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Opinion: Waves of Change Arrive for Eastern Cape with Oceans Economy

By supplied - Jan 13, 2015
Opinion: Waves of Change Arrive for Eastern Cape with Oceans Economy

With thousands of kilometres of coastline, South Africa is in a prime position to maximise on its ‘blue gold’, but none so much as the Eastern Cape with two major port cities and two established industrial development zones (IDZ’s) enabling Nelson Mandela Bay and East London to become leading hubs of maritime economic activity.

The two industrial manufacturing coastal centres – with first-world components and fully serviced sites – hold several strategic competitive advantages for flagship maritime activities for the oceans economy. Actors in private and state sectors have already made rapid advances to harness locational advantages in the race for South Africa’s oceans economy.

Government’s plans, unveiled earlier this month, aim to address widespread poverty, unemployment and socio-economic inequality by building an operational, turnkey oceans economy. Two decades from now, it is believed that South African maritime-oriented economic activities will contribute an estimated R177 billion to gross domestic product.

With this in focus, a thriving maritime sector will shift the Eastern Cape into an era of prosperity.  We have 800 kilometres of coastline and the momentum displayed so far by the local private-state nexus shows a strong capacity and desire to further tap the potential of a sector that has largely shaped the history of these two cities.

Ports have always been at the forefront of maritime economic organisation, catalysing economic growth through the trade of manufactured goods, commodities and raw materials.  As both entry and exit points, the two ports have been critical in the past, present and future of the province and indeed the country.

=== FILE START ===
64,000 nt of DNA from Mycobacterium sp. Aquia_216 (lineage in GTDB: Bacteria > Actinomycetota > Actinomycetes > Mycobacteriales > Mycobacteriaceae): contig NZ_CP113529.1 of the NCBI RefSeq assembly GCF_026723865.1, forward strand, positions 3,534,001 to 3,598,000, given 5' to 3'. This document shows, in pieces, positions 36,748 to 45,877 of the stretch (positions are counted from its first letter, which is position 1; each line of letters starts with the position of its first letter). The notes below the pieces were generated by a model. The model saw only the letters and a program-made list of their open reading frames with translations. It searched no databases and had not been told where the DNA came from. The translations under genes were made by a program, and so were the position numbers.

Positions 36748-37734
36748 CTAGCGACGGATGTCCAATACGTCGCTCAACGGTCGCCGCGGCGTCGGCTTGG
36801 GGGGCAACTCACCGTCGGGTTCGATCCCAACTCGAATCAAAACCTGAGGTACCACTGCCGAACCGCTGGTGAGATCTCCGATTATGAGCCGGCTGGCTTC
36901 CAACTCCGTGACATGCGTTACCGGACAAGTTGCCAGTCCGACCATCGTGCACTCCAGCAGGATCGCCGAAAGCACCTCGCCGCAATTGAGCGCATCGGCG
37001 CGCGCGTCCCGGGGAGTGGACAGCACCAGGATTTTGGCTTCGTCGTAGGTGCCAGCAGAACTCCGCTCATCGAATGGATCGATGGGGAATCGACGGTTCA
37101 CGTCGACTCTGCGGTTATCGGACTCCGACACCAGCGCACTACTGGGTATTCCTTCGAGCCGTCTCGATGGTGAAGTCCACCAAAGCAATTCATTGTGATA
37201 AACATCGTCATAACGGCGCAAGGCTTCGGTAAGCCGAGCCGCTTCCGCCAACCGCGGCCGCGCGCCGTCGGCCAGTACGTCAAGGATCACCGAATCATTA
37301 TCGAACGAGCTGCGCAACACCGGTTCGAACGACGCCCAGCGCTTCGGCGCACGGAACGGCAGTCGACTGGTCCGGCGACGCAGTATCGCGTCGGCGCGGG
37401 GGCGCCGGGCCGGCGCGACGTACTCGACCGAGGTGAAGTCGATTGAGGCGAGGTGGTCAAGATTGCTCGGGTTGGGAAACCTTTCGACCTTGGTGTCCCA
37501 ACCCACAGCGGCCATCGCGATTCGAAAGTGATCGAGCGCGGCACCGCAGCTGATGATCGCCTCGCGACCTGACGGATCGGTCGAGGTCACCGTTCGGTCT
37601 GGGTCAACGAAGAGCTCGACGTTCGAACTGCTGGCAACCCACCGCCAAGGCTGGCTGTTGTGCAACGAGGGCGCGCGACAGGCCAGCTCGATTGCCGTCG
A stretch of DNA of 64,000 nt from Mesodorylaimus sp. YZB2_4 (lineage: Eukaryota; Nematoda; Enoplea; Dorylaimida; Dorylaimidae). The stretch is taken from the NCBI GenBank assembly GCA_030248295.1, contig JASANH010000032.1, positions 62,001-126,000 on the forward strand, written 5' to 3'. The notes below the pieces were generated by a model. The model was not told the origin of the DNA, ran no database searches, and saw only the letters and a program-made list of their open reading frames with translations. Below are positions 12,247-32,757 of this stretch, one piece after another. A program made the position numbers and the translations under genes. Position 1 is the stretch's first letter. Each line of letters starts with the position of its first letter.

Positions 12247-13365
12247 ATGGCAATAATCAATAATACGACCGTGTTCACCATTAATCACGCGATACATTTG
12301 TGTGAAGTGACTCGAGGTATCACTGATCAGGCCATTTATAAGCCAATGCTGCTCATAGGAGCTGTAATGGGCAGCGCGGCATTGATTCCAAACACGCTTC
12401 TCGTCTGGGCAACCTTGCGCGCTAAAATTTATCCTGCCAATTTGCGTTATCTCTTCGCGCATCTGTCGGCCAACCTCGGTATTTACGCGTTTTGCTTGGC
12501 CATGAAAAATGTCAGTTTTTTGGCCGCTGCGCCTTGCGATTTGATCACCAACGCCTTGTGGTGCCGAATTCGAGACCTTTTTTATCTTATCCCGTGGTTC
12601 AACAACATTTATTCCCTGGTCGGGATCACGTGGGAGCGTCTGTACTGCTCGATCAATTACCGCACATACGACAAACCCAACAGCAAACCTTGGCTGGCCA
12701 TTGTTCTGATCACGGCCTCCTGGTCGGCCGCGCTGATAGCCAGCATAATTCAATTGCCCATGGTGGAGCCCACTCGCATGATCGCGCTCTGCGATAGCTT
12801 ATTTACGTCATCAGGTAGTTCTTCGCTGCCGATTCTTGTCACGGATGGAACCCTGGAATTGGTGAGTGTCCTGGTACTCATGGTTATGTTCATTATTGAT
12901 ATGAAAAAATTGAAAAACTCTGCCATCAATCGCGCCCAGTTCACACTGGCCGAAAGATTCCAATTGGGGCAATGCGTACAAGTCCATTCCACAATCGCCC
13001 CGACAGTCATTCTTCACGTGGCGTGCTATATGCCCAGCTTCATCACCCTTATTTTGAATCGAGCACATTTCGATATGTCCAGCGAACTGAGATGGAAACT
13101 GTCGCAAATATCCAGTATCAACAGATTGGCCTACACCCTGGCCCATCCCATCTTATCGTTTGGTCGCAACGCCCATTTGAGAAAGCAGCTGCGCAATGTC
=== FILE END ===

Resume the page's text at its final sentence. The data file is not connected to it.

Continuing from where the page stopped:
An important indicator of burgeoning maritime-economy is the Port of Ngqura.  Adjacent to the Coega IDZ, the deep-water seaport is becoming the fastest growing terminal in the world, according to Drewry Maritime Research. Seaports have helped transformed underdeveloped regions into important trade centres which in turn supports job creation.

Earlier this month, the South African government announced the establishment of a national shipping company in partnership with South Korea. World sea traffic passes by the Eastern Cape on the East-West pendulum trade routes, opening up major opportunities for ship-building and repairs in the region.

The world merchant fleet last year comprised of 106 833 vessels shipping goods and commodities between the continents, including visits to the three ports of the Eastern Cape.  During 2013 around 5 944 container ships, vessels and tankers were commissioned for construction by various countries.

Is there an opportunity for the Eastern Cape to be a marine industrial centre for shipbuilding and repairs?

South Africa’s ship-building industry holds international credibility with activities taking place at shipyards in Cape Town and Richards Bay. However, the Eastern Cape’s world-class industrial manufacturing economy will make the province an excellent contender for future shipbuilding activities in the oceans economy.

Existing expertise, skilled labour, logistic services, skills related to the automotive and manufacturing industries and other ancillary services from the manufacturing industrial base will be highly attractive for domestic and foreign direct investment.

But there’s more that can be done.  Industrial clustering for mobility industries (air, sea and land) is an accepted form of economic organisation across the world.  While Nelson Mandela Bay and East London dominate automotive manufacturing, the expertise of the industrial base should not only be extended for the ship building industries but need to be extended further.